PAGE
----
My name is Winfred and me and my wife who is a German Citizen got married in California on 11-20-2015 and we moved back to Weimar, Germany. They gave me temporary Resident Visa for 90 days. In June I go back to the Government office and have to show a certificate for A1 German basic language. I have a medical condition mentally that was caused by a car accident I was in, in 1986 which hinder me from learning and staying focus to learn. I recently sent off for my medical records from my doctor in California. Is there a Hardship case that will Exempt me and allow me to get My Resident permit. If so what should we do and what German Government do I present these medical records to? I have until June 6. Of this year. Please help with the correct information and answers.
    Thank You. Mr Winfred Kerford.

    Reply
    1. Administrator Post author

      Hello Mr. Winfred Kerford- congratulations on your recent marriage.

      On the German government page from BAMF it says, “proof of linguistic ability is not required if … the efforts required by the foreign spouse in order to acquire basic German skills whilst abroad are not feasible, cannot be reasonably expected or do not prove successful within a period of one year.” (http://www.bamf.de/EN/Migration/EhepartnerFamilie/ehepartnerfamilie-node.html).

      It sounds like it is possible to get a sort of hardship deferment in your case, especially if you have medical records that say you have difficulty learning a language. I would recommend notifying the Landratsamt or whichever agency wrote to you that you must take the language class.

      Feel free to post back on what you find, and best of luck.

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  26. sonam

    my name is sonam i have austrian student visa i am recently married to german citizen and we are currently living in germany i want to ask now i have to apply for visa how can i do that do we have to go directly to visa office in germany or how what i need to prove because he has his own business .. can you please guide me..i have visa until 20 of may ..please guide us we are worried now because we don’t know how to do.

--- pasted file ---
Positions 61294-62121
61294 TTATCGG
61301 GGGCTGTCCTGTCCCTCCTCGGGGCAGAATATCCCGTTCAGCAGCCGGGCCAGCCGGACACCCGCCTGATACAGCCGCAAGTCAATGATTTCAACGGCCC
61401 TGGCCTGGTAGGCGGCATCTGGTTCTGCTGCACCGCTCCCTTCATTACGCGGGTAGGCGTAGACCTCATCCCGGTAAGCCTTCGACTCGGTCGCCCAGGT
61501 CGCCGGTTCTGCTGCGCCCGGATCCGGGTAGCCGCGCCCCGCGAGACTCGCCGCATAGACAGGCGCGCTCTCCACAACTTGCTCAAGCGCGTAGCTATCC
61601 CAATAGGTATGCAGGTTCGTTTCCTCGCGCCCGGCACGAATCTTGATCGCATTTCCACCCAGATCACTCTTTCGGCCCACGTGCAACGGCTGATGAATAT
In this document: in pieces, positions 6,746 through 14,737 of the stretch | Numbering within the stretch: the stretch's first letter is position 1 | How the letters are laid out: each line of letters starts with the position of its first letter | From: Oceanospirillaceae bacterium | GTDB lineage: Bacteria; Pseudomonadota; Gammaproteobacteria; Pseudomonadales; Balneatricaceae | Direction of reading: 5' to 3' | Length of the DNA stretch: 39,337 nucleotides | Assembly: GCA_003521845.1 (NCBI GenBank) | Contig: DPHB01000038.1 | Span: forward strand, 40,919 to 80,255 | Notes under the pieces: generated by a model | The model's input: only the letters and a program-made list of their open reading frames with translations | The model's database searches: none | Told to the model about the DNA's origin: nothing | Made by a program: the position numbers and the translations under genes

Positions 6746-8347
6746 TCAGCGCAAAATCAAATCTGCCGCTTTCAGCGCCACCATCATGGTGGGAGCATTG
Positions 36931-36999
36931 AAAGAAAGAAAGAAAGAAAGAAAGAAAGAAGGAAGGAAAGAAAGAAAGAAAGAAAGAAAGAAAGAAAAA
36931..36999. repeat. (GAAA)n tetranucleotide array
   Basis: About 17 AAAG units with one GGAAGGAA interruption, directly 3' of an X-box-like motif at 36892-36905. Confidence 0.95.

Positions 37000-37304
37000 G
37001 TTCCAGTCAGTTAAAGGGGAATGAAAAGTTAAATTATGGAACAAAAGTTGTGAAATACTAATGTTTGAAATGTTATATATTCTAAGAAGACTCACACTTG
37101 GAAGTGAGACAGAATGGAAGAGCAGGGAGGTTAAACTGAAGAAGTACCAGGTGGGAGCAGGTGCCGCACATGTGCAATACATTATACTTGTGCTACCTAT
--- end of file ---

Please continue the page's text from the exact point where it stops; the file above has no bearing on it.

thank you

    Reply
    1. Administrator Post author

      Hello Sonam,

      Congratulations on your marriage. I believe what you need to do is register yourself as married at your local rathaus, then make an application for a residence card through your Landratsamt office. Has your husband ever registered as living in another EU country? If not then you will probably need to show that you can speak and understand basic German (A1) eventually in the future.

      Luckily in your case (perhaps you also speak German if you lived in Austria?) your husband can do the speaking at all the state agencies, and confirm that you are following the right procedures.

      Good luck!

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      Reply
  27. sonam

    hello sorry for the inconvenience again i have question to ask that which and what kind of form i need to fill and which documents i need and my partner to take with to visa office can you tell me in details.
    thank you

    Reply
  28. Anubhav Bisht

    Hi Admin,

    I am in similar situation myself. I am an Indian national married to German Citizen and we been living in UK for 6 months. Now we want to move to Germany. I can get visa without showing language proficiency. Now we will be living with her family. i have following questions: